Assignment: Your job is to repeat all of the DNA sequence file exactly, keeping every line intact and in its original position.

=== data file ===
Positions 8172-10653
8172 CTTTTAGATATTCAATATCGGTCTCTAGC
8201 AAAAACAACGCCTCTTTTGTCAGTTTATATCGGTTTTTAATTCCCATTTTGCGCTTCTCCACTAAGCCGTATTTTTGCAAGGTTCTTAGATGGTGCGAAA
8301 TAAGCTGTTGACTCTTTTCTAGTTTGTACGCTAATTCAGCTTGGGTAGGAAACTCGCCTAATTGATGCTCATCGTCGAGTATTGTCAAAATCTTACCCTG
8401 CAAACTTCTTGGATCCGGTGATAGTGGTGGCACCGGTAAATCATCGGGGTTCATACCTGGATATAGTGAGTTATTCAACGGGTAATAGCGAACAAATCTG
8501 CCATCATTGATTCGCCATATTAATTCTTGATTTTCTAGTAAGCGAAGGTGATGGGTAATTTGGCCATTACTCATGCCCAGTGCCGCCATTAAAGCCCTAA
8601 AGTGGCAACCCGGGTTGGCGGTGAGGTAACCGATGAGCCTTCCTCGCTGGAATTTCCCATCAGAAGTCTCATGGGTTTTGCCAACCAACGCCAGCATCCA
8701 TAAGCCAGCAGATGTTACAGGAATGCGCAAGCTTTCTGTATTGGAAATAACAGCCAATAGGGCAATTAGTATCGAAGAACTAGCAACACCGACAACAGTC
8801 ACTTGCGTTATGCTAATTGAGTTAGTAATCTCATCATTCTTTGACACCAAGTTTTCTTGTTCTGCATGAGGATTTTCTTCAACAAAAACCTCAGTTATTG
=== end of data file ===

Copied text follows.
Positions 8172-10653
8172 CTTTTAGATATTCAATATCGGTCTCTAGC
8201 AAAAACAACGCCTCTTTTGTCAGTTTATATCGGTTTTTAATTCCCATTTTGCGCTTCTCCACTAAGCCGTATTTTTGCAAGGTTCTTAGATGGTGCGAAA
8301 TAAGCTGTTGACTCTTTTCTAGTTTGTACGCTAATTCAGCTTGGGTAGGAAACTCGCCTAATTGATGCTCATCGTCGAGTATTGTCAAAATCTTACCCTG
8401 CAAACTTCTTGGATCCGGTGATAGTGGTGGCACCGGTAAATCATCGGGGTTCATACCTGGATATAGTGAGTTATTCAACGGGTAATAGCGAACAAATCTG
8501 CCATCATTGATTCGCCATATTAATTCTTGATTTTCTAGTAAGCGAAGGTGATGGGTAATTTGGCCATTACTCATGCCCAGTGCCGCCATTAAAGCCCTAA
8601 AGTGGCAACCCGGGTTGGCGGTGAGGTAACCGATGAGCCTTCCTCGCTGGAATTTCCCATCAGAAGTCTCATGGGTTTTGCCAACCAACGCCAGCATCCA
8701 TAAGCCAGCAGATGTTACAGGAATGCGCAAGCTTTCTGTATTGGAAATAACAGCCAATAGGGCAATTAGTATCGAAGAACTAGCAACACCGACAACAGTC
8801 ACTTGCGTTATGCTAATTGAGTTAGTAATCTCATCATTCTTTGACACCAAGTTTTCTTGTTCTGCATGAGGATTTTCTTCAACAAAAACCTCAGTTATTG